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Ukraine to receive 1st tranche of frozen Russian assets revenue this summer, EU official says

by Kateryna Hodunova and The Kyiv Independent news desk May 31, 2024 2:09 PM 2 min read
The flags of the European Union and Ukraine outside the EU Parliament building in Brussels, Belgium, on Feb. 24, 2023. Photo for illustrative purposes (Ksenia Kuleshova/Bloomberg via Getty Images)
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Kyiv is likely to receive the first tranche of frozen Russian assets revenue from the European Union this summer, EU Sanctions Envoy David O'Sullivan said in an interview with RBC Ukraine published on May 31.

"We are talking about summer. I would not like to promise when exactly the money will be transferred to the account, but decisions will be made in the next few weeks, and the payment will be made later," O'Sullivan said in answer to the question of when the first tranche might arrive.

The EU Council agreed on May 21 to use profits from the frozen Russian sovereign assets to aid Ukraine. According to the statement, the proceedings could amount to between 2.5 billion and 3 billion euros ($2.7-3.26 billion) annually, with most of it allocated to Kyiv's military needs.

The legal framework within which the funds will be transferred is still in progress, according to O'Sullivan. The EU sanctions envoy hopes that the decision will be made in "a few weeks."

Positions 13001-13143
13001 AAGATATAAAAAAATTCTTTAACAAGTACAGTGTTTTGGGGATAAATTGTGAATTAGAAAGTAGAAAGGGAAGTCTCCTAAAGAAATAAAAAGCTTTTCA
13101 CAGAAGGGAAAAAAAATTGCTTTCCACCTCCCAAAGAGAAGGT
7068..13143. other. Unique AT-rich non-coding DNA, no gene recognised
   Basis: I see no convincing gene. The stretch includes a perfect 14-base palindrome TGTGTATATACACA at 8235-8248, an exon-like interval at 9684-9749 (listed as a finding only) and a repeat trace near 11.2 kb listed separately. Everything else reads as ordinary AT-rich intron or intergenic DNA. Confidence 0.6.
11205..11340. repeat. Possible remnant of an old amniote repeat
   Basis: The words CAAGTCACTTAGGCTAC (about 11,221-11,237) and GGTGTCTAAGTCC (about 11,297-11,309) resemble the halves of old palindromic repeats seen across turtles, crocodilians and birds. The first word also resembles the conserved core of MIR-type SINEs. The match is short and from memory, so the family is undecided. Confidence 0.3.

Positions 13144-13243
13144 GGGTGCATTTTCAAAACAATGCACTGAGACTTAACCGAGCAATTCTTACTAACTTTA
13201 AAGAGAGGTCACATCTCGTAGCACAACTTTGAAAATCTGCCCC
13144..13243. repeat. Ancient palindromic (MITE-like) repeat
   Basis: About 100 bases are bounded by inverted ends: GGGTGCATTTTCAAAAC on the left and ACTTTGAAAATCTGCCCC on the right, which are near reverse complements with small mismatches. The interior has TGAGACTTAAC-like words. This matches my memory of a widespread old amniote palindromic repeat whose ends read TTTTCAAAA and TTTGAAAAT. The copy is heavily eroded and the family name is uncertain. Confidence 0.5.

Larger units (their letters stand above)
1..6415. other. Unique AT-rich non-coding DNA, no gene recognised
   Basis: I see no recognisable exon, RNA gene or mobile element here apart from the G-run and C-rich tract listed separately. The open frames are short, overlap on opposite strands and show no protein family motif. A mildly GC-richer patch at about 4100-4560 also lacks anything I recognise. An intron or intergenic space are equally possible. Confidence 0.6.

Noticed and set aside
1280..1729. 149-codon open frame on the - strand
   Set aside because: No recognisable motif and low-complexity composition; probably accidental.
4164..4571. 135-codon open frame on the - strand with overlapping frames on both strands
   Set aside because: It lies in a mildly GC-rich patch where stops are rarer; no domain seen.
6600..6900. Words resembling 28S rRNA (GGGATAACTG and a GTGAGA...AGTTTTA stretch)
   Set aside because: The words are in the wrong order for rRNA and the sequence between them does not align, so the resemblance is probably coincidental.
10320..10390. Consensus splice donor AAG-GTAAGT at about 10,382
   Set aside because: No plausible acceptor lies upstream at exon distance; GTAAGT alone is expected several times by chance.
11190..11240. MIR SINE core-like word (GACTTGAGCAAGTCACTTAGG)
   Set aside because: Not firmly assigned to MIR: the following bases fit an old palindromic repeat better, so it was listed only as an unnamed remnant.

"The important thing is that we, on the EU side, have immobilized this money, and one way or another, it will be used for Ukraine. So, in the short term, there will probably be a tranche for military procurement," O'Sullivan added.

The EU sanctions envoy said if the G7 states decide that it will be better to use these assets to get more money through a loan, this decision can be made later.

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Ukraine's Western partners and other allies froze around $300 billion in Russian assets at the start of the full-scale invasion in 2022. Roughly two-thirds are held in the Belgium-based financial services company Euroclear.

While the U.S. proposed seizing Russian assets outright, the EU has been more hesitant, fearing legal and fiscal pitfalls of confiscation.

Instead, Brussels proposed to use windfall profits generated by the frozen assets and funnel them to Ukraine.

In March, the European Commission submitted a proposal on using 90% of the generated funds to purchase weapons for Ukraine and allocate the remaining 10% to the EU budget to support the country's defense industry.

After many weeks of debates, EU ambassadors reached a political agreement on the proposal on May 8.

Ukraine's needs for foreign aid only grow as Russia ramps up pressure along the front and continues in aerial attacks against population centers and critical infrastructure.

G7 announces ‘progress’ on Russian frozen assets but work still to be done
Ukraine’s Western partners and other allies froze around $300 billion in Russian assets at the start of the full-scale invasion in 2022. Roughly two-thirds are held in the Belgium-based financial services company Euroclear.

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